a riding lesson

My older daughter fusses that I never come take pictures of her riding lessons.

I find it interesting that instead of asking me to come watch, she wants me to “come take pictures.” Does she equate picture-taking with focused attention? Does she think the only way I see my children is through a lens? Or maybe she thinks that photographing an activity gives it higher merit? On the other hand, maybe she’d just like to have some pictures of her sweet self on a horse? I suppose it could be as straightforward as that.

Anyway, last week (or the week before? I don’t remember) I attended her afternoon riding lesson. She was slated to jump—it’d be her second time jumping a horse. She was excited. I was curious. The horse was frisky.

The first part of the lesson consisted of her riding the horse all over the ring while the instructor called out instructions (because that’s what instructors do, duh). Problem was, I couldn’t understand what they were saying. As the lesson progressed, I started to understand the key phrases, but all the little stuff in between? No idea. It was a different language completely.

Such focus!

Please note: I am alarmingly oblivious as to what exactly it is that my daughter is doing. It was a month or two in to her farm work that I learned what kind of lessons she’s having (an idea in itself that is mildly bewildering because I didn’t know there are more than one kind of riding lessons). The riding lessons she’s taking are called dressage, pronounced, according to the locals here, “drah and then “sage,” as in corsage. It’s French and it’s fancy and it’s a full body-brain sport. It’s also beautiful to watch.

(As further proof of my slowness, it wasn’t until last week at the barn when I heard her say, So and so started taking lessons here because she wanted to learn “leg yield” that it finally clicked: Oh! The horses are taught to YIELD to your LEG. There is rein work, too, yes—when she first started she got blisters between her fingers—but the legs are doing the driving. How cool is that?)

Back to the lesson. The instructor told her to take the horse to a trot, though not in those word, of course. The horse sped up and suddenly my daughter started rising up in the saddle and settling back down every two beats. It was so unexpected that I actually gave a start. It was like dancing, graceful and precise. (I’ve since done some research. It’s called posting on the diagonal. I think.)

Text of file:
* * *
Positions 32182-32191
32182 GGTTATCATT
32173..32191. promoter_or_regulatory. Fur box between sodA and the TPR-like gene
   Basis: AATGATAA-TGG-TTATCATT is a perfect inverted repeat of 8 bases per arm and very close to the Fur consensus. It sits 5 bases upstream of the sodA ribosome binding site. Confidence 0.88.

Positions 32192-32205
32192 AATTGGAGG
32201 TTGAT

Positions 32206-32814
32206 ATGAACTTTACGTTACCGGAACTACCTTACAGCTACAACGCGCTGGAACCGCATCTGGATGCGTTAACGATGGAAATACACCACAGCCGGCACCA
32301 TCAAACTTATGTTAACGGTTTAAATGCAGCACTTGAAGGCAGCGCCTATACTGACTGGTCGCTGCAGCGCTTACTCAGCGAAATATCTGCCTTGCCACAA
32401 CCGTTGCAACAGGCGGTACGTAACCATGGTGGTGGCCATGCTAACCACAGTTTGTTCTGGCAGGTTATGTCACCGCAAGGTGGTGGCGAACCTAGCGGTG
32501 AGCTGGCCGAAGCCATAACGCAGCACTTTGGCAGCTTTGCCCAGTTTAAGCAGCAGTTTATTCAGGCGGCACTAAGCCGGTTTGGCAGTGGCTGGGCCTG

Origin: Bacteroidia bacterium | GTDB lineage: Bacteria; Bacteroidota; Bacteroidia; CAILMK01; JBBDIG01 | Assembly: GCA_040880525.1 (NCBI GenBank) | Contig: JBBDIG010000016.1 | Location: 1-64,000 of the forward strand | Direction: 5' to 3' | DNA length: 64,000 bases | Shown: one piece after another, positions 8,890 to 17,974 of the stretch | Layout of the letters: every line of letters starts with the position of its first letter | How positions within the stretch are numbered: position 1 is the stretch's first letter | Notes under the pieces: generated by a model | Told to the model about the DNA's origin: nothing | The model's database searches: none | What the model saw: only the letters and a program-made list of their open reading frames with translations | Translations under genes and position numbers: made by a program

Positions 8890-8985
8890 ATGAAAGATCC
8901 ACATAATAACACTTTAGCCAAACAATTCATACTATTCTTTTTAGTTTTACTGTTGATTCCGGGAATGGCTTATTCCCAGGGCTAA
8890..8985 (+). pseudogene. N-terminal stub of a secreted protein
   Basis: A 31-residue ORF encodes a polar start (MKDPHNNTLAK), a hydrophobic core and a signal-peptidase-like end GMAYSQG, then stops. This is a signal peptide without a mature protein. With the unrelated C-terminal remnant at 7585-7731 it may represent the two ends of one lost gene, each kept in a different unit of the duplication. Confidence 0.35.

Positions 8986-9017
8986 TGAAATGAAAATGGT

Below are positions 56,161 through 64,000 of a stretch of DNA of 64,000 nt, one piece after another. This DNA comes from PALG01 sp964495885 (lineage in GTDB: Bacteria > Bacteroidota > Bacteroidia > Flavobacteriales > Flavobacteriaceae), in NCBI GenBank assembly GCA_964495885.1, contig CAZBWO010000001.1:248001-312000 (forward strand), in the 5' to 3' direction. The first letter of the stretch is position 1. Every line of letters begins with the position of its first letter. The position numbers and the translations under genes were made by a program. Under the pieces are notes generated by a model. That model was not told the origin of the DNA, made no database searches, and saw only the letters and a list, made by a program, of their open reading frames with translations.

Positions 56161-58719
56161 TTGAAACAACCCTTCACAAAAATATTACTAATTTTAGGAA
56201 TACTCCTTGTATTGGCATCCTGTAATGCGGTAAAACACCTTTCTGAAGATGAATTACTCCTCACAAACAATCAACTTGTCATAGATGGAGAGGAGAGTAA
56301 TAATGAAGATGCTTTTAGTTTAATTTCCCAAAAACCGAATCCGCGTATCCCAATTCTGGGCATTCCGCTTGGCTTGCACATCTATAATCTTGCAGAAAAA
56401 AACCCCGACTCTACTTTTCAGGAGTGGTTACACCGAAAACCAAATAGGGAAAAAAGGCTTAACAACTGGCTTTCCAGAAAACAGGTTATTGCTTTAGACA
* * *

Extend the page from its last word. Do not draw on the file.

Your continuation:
Walking the horse over the bars. 
For the jumping part, they raised them a couple feet at one end.

And then there was the jumping. This was only the second time my daughter had ridden this particular horse, which happened to be a strong-willed, feisty, and alarmingly large animal. Much time was spent getting the horse to walk in tight circles, stop and start, slow, walk over the bars, etc. Finally, at just the right moment, the instructor gave the green light. Up and over went the horse. The workers applauded and cheered. The instructor came over to make sure we understood the full magnitude of that jump. I didn’t, of course, but I appreciated that everyone else did.

And then the lesson was over.

Getting her head as close to the powerful hind feet as possible. 
I took a picture and then dedicated all my energy to not thinking too hard.

This same time, years previous: rellenitos, the quotidian (7.23.13), pumpkin seed pesto, cucumber lemon water, birthday revisited, limeade concentrate, brown sugar granola, and Dutch puff.    


  • Kathryn

    If it's any help, if you are to going to be kicked by a horse it is actually safest to be as close as possible! I hope those shoes are strong enough to protect her toes from errant feet though. She is brave to work on a lively horse, especially doing something she hasn't done much of.

  • Anonymous

    Thanks Jennifer for those lovely photos of Becca on that stately horse. It brought back memories of when I used to ride, however, I never intentionally jumped with a horse. I could tell many horse stories—maybe that’s where she got her love of horses—from her Great Grandma! You know what comes next don’t you—a horse of her own!! Luv you both. lk

  • Margo

    she looks so fantastic up on that beautiful horse! I'm so pleased for her (and jealous). I adore horses and especially dressage (has she read White Stallion of Lipizza by Margeurite D'Angeli? My favorite. It's an oldie, probably in the library).

  • Anonymous

    Do you ever ask her what it is that she's doing? I'm sure she'd be glad to explain posting, and jumping, and all of the things she is learning in her lessons.

    • Jennifer Jo

      She tells me ALL about it, just not in technical terms. I get those from the adults she's working with. Plus, because this is the first serious riding she's done, she doesn't know any other way—the uniqueness of her experience feels normal to her. (And it IS normal. It's just not what I thought was normal.)

  • Mama Pea

    I'm so glad she got Mom to come and take pictures! She looks beautiful and very competent on and with the horse. "Working" for her lessons . . . what a great arrangement.

  • dr perfection

    I had a resident whose main interest in life was horses and dressage. She was addicted. It looks really beautiful. Beccaboo is so lucky to have this neighbor, this job, and these lessons.

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